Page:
The National Motorcyclists Council (NMC) is calling for changes to improve the UK’s motorcycle licence testing and training regime.
The NMC says training and testing regulations need to fulfil a basic mission – to make motorcycling safer.
However its analysis shows that changes to motorcycle licensing rules, introduced in 2009, have failed to make motorcycling safer.
The NMC is calling on the Government to introduce a raft of changes, including improving the CBT syllabus, with a requirement for theory and hazard perception tests to be taken and passed before the CBT.
It also says access to post-test training needs further incentivisation – and wants to see a return to a single event test, rather than the current two-part format.
Above all, the NMC emphasises that as part of this ‘evolution’ of testing and training, there should be no dilution of standards, or removal of aspects that work towards safer motorcycling.
But instead, best practices need to be applied more intelligently, so that riders are incentivised and encouraged to get a full licence, it says.
Until February 2021, motorcycle rider licencing was subject to regulations set by EU directives, with various versions of the directive having been in place over the time of the UK’s membership of the EU.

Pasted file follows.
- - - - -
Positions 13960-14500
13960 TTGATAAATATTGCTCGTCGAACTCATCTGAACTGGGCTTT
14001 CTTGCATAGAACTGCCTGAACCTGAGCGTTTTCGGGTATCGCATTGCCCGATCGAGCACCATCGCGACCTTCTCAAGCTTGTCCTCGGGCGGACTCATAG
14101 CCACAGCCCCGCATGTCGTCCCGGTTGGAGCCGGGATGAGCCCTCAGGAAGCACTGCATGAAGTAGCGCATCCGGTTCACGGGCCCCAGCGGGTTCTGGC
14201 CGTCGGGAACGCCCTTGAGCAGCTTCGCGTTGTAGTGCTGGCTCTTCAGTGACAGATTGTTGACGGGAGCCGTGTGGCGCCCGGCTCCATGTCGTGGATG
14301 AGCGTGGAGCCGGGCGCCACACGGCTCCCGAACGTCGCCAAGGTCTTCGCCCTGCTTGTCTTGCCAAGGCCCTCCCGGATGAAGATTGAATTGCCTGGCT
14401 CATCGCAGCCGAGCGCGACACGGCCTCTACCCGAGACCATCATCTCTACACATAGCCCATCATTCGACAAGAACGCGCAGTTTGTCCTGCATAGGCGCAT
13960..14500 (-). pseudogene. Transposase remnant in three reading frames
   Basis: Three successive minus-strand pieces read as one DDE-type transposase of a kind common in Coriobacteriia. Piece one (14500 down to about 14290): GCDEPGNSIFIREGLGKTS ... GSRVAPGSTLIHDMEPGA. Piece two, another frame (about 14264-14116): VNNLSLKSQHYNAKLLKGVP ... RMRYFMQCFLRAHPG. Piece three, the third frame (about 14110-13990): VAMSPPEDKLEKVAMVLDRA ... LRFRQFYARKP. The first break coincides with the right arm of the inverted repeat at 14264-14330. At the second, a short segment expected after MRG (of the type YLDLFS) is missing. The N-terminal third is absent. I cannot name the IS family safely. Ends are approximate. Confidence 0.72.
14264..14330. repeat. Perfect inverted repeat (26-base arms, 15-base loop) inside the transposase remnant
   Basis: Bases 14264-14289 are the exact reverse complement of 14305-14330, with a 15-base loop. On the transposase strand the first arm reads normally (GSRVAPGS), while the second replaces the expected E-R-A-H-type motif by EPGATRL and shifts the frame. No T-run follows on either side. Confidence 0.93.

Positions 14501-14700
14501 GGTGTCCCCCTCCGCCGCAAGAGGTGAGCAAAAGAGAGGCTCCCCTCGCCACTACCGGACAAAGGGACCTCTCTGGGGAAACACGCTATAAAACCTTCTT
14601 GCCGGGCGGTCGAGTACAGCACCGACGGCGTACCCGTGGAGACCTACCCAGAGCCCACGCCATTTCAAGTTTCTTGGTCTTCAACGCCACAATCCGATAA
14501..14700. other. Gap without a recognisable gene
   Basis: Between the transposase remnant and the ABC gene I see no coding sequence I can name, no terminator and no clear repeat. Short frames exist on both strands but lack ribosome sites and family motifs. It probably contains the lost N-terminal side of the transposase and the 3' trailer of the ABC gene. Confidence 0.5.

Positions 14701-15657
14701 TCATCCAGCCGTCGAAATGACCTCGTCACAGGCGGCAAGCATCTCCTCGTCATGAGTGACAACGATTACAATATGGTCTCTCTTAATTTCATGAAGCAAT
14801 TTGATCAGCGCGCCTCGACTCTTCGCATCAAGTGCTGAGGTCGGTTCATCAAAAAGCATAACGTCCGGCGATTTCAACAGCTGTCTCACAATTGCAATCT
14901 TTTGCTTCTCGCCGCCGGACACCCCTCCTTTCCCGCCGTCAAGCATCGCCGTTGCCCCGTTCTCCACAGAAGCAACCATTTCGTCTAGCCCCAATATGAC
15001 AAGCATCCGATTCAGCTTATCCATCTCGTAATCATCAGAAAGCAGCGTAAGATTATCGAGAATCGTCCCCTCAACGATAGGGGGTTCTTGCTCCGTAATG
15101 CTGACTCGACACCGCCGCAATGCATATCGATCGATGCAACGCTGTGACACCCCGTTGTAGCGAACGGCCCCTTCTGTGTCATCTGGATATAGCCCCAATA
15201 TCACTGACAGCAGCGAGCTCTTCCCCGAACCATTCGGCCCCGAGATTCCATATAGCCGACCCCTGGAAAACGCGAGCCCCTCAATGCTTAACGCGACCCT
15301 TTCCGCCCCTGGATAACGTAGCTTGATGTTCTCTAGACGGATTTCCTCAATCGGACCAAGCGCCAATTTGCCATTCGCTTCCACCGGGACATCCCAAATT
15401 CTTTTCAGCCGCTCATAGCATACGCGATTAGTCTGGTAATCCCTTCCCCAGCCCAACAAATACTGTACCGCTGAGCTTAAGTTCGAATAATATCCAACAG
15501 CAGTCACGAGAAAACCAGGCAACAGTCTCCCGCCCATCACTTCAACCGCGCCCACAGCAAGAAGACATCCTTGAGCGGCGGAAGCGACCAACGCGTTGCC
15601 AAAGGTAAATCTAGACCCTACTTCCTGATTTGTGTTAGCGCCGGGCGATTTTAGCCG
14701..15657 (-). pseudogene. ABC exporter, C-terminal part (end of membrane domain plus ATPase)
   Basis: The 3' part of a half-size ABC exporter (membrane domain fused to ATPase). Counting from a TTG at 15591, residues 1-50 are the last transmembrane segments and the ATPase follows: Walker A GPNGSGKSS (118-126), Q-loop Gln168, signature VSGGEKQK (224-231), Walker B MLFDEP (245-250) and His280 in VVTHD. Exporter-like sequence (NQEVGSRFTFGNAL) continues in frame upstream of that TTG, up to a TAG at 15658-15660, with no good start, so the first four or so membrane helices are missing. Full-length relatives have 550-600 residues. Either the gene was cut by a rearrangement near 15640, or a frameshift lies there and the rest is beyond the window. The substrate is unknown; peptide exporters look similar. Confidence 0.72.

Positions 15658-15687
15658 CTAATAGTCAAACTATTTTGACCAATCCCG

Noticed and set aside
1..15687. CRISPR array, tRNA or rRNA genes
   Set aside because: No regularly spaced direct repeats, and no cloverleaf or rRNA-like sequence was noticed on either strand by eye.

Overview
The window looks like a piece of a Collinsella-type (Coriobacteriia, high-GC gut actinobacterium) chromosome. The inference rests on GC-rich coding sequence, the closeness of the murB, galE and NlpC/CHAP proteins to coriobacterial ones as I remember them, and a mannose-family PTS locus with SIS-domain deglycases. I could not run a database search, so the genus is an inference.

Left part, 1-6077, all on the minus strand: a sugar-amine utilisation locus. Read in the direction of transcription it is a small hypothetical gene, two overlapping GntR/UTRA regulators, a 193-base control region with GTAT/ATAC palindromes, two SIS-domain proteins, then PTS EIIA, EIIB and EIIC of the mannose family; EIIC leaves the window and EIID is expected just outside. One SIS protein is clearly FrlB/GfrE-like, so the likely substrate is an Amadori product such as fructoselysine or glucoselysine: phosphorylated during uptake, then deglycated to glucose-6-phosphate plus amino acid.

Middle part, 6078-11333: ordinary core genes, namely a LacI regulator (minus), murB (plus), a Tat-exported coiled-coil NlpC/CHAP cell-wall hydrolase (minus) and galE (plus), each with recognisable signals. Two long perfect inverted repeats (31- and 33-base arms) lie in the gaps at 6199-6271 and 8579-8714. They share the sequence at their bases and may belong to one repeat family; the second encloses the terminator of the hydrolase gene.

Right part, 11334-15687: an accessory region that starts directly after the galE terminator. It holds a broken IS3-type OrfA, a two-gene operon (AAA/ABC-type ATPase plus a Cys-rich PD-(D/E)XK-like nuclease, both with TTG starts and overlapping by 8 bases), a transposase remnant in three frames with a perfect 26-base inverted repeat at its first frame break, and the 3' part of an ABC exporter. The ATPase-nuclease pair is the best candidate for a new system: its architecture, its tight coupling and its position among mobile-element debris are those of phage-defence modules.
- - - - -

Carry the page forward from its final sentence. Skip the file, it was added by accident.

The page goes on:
The current directive is known as ‘3DLD’. It ceased to apply in the UK on 31 January 2021.
Although UK licensing law remains aligned to European law, the NMC says there is now an opportunity to review and revise the regulations to better suit UK circumstances.
Craig Carey-Clinch, NMC executive director, said: “The UK now has an opportunity to ‘reset’ motorcycle training and testing to fit the UK roads and traffic environment via national regulation.
“Given that the Government is currently considering future road safety policy, we believe the NMC proposals are timely and start an overdue debate. We look forward to discussing them with the DfT and the DVSA.”